Cigarette in hand
A man smoking a cigarette. REUTERS / Shailesh Andrade

Public smoking bans even help the children of smokers, laying to rest a theory that bans force adult smokers to light up more often at home, according to a new study at San Diego State University.

Researchers at SDSU’s Graduate School of Public Health found that in addition to public health benefits, bans may also have positive effects for infant and child health, including increases in birth weight and reductions in asthma attacks.

“This evidence is contrary to concerns that bans could shift smoking from banned locations to the home, potentially increasing secondhand smoke exposure among pregnant women and children,” said Brandy Lipton, an assistant professor of health management.

The researchers used publicly available data on infant and child health and compared them among states and localities that enacted 100-percent smoke-free ordinances and states that did not have such bans in place.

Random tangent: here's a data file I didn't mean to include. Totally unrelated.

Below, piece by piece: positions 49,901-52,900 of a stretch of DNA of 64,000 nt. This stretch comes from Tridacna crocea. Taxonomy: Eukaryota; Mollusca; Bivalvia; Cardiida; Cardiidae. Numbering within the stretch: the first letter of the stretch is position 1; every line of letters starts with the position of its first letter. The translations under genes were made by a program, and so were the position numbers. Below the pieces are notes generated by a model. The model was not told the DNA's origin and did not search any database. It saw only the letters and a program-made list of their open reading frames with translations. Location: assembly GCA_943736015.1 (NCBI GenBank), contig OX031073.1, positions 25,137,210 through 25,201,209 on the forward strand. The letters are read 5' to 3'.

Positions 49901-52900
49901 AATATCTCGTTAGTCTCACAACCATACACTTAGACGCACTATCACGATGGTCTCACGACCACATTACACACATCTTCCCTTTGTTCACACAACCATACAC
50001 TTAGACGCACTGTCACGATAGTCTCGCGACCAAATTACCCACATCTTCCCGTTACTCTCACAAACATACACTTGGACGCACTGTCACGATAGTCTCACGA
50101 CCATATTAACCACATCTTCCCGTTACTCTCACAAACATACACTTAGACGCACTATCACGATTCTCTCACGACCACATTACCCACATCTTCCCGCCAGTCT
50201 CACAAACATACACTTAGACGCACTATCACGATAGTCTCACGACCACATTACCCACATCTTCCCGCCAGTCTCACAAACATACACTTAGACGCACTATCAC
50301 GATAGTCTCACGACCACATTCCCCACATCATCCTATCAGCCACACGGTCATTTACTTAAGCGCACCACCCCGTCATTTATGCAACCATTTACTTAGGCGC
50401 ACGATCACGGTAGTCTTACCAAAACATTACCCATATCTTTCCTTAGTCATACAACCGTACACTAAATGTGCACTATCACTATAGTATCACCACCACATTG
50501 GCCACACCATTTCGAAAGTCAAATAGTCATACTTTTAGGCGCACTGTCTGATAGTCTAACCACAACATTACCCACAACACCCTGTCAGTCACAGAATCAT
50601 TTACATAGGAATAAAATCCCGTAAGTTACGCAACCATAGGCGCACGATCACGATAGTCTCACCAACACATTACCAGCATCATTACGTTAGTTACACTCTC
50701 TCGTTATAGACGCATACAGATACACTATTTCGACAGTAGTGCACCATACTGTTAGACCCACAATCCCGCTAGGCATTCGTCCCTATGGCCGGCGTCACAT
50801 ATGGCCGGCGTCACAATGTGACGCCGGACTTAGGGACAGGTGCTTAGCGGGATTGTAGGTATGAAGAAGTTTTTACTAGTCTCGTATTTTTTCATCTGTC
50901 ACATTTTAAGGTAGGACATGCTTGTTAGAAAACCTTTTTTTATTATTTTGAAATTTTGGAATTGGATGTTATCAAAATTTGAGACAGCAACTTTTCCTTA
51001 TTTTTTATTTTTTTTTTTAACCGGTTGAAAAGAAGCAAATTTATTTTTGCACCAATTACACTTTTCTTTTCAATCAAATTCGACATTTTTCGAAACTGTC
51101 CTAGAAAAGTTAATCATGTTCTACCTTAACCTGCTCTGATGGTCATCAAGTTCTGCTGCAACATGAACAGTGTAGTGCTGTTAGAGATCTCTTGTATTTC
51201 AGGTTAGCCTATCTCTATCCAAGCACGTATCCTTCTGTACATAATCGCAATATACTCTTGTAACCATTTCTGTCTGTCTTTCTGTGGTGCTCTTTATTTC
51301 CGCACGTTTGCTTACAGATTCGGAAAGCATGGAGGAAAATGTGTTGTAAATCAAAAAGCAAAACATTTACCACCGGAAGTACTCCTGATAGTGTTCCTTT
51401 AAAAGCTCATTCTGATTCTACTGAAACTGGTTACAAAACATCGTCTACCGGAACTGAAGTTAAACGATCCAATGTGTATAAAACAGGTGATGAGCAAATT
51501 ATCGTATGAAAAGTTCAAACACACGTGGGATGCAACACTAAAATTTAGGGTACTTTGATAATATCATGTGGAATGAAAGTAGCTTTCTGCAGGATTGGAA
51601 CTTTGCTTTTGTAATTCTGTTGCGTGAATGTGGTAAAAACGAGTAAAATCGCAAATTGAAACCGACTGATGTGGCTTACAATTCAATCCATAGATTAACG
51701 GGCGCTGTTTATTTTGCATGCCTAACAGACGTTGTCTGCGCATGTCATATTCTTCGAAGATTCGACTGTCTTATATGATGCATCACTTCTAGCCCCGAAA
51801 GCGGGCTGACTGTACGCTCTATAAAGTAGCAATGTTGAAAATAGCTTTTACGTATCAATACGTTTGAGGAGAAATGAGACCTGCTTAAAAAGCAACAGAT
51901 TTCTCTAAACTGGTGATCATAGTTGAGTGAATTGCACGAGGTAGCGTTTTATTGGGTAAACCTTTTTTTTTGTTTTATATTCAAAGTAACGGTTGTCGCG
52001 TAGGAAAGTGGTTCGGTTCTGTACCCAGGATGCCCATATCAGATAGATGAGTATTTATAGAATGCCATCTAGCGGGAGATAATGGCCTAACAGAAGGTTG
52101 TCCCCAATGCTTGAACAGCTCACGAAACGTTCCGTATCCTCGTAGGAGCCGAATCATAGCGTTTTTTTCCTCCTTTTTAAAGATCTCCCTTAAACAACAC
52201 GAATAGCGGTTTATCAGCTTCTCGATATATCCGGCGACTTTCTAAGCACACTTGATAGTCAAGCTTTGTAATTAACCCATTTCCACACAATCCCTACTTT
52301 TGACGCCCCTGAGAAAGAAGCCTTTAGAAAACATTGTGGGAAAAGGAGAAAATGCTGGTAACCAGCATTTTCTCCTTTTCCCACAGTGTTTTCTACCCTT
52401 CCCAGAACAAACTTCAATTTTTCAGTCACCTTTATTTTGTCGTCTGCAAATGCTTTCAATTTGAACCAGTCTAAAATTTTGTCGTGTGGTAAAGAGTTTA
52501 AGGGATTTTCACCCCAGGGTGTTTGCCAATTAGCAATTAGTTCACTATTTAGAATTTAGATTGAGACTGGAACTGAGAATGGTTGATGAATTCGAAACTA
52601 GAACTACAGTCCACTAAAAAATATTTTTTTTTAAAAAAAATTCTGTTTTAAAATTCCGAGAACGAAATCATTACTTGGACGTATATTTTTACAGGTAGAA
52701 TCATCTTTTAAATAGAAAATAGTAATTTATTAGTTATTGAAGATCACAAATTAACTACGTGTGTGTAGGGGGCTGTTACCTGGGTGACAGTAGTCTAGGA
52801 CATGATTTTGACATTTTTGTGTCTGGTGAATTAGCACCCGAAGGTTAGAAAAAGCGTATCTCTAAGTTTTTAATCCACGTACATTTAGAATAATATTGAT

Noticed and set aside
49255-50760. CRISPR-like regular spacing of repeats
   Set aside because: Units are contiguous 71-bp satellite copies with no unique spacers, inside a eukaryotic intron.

“Our research indicates that these comprehensive bans have the strongest positive effects on infant and child health outcomes relative to limited or partial bans,” said Lipton.

Previous studies have shown public smoking bans are associated with health benefits among adults, and Lipton said the new findings could help more governmental entities decide whether to implement smoke-free legislation.

Chris Jennewein

Chris Jennewein is Editor & Publisher of Times of San Diego.